If you walk into Dr. Andrea Letamendi’s office, you will be greeted with comic book and science fiction memorabilia. What you may not know is that she is also a character in that universe. Writer Gail Simone has canonized Letamendi in comic book literature, featuring her in issues 16 and 20 of Batgirl.
Therapy plays a large part in Simone’s Batgirl, which is a story about recovery and resilience. Simone questioned Dr. Letamendi on how to best capture the relationship between Batgirl and a mental health professional, and what support the professional would provide.
Dr. Letamendi received a call the day Simone’s Batgirl was published, welcoming her into DC Comics. In the comic book, Simone had written this character that was styled after Letamendi with her name and likeness. Her character was caring for Barbara Gordon, also known as Batgirl, in her recovery. Letamendi found it important that a relationship between Batgirl and a mental professional was accurately portrayed throughout the comic book series.
Although the aspect of heroism appeals to most people, it is not the most compelling part of comic book narratives according to Letamendi. “What’s really fascinating with these superhero narratives is that we learn about certain deficits and flaws that could be related to mental health,” Letamendi said.
For example, Simone’s Batgirl struggles with realistic and common problems like being misunderstood, underestimated, and sometimes seen as weak. One incarnation of Batgirl is Oracle, who is paralyzed from the waist down, but is still able to function as part of a superhero team by utilizing her tech-savvy skills and superpower memory. She experiences marginalization because of her disability, she addresses her deficits, and overcomes adversity. Letamendi highlighted that Batgirl did not rely only on her gender to be the narrative. Instead, her deficits challenged her into becoming a stronger person.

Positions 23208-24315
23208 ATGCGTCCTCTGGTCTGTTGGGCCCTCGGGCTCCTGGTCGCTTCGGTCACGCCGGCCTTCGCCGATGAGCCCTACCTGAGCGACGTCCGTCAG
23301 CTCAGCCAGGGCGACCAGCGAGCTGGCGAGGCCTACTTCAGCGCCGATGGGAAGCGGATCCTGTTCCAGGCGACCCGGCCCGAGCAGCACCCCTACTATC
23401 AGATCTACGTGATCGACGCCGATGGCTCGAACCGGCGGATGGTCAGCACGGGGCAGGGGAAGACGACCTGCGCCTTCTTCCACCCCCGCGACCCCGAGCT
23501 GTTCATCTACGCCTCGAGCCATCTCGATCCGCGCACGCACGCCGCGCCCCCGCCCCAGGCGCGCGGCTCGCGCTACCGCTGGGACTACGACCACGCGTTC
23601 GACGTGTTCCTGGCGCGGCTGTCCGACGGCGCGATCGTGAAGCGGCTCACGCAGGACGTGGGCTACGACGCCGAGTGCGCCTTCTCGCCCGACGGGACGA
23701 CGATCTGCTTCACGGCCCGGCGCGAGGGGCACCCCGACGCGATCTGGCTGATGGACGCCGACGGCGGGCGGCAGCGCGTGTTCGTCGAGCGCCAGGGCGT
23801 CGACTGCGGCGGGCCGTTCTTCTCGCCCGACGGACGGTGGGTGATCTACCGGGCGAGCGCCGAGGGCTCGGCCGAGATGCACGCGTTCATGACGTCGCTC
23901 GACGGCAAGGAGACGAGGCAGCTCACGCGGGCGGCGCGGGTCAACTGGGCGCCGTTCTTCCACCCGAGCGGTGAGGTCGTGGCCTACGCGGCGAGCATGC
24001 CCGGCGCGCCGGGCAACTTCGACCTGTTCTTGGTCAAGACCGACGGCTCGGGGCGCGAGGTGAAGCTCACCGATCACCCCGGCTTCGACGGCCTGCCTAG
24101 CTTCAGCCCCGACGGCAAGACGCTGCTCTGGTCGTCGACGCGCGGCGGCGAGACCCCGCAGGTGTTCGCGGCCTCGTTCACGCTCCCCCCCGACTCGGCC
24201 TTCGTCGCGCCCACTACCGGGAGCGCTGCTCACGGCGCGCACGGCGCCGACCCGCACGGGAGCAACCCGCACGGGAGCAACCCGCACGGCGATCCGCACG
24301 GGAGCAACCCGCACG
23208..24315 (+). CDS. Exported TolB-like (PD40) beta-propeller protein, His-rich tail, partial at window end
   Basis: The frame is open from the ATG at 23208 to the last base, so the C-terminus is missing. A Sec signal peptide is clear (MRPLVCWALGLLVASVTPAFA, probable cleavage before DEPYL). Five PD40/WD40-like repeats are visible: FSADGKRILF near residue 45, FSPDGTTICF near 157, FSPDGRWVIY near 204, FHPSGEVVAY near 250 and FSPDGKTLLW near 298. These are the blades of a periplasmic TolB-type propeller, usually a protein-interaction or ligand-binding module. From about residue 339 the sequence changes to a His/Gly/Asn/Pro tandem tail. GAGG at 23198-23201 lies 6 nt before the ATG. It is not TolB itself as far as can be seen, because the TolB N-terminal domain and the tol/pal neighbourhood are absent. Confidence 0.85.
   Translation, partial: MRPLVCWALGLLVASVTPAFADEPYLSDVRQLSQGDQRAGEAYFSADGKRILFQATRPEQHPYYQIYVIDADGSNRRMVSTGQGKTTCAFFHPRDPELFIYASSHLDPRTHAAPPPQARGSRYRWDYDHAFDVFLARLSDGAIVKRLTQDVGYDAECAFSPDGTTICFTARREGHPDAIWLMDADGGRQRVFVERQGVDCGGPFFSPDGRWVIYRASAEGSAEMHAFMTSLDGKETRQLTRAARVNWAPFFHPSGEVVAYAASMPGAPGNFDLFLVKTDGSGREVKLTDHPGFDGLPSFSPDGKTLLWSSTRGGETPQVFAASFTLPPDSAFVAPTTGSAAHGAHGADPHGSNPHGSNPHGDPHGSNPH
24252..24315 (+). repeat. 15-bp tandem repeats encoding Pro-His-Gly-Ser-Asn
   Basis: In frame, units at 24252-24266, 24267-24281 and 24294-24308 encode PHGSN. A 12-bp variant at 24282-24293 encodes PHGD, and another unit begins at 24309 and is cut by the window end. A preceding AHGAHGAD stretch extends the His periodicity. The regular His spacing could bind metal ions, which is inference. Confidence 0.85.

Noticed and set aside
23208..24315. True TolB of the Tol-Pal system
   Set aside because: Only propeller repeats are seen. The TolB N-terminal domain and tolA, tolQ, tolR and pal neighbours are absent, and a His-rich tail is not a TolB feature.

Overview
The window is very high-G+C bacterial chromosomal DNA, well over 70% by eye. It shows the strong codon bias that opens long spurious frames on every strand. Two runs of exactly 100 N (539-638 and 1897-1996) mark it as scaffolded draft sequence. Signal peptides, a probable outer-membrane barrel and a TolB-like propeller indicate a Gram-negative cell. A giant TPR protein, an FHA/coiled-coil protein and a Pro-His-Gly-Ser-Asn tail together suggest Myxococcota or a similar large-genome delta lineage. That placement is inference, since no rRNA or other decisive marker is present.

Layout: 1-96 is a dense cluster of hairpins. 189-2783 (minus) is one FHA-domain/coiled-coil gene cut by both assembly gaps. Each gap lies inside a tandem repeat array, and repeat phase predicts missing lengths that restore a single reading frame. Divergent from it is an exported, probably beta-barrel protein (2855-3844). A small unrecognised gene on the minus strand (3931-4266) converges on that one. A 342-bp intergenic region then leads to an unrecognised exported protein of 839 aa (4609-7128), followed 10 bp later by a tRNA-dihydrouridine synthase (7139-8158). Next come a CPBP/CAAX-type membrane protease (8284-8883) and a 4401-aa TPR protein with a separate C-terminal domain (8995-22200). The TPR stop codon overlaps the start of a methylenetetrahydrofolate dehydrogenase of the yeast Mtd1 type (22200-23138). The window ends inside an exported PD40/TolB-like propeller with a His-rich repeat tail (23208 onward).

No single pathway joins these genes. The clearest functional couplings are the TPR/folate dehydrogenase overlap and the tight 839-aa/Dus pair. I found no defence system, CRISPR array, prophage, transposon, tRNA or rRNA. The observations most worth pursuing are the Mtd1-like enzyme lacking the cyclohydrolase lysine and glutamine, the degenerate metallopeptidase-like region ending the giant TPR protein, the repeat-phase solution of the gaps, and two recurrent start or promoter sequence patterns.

Even though she is now a part of the Batgirl series, Letamendi started her passion for comics through watching the animated Batman series every day. This childhood love for the TV show inspired her to start the Arkham Sessions podcast last year. She became an instant hit, leading to multiple panel appearances at San Diego’s Comic Con during the past year.
However, she did not share this lighter side right away. She remained quiet about her passion for comics in the beginning of her professional career. She kept her passion for comics and psychology profession separate from each other, much like a superhero who feels like she must conceal her true identity. As time passed, the intersection between comics and psychology grew too strong for her to ignore. When Letamendi began to embrace that relationship, she was relieved to find that her colleagues were also fans of comics and found her work fascinating.
Not only does she champion mental health, but she also believes in increasing diversity in comics. Letamendi shares that there are about thirty superhero films releasing in the next six years — most of the leads are males.
“When female superheroes are present, they are usually portrayed in the way that Black Widow was in the Avengers film,” Letamendi said. “It’s usually a female character who’s a side character and may be part of a team, someone who’s crucial to the mission but isn’t the lead of a film.”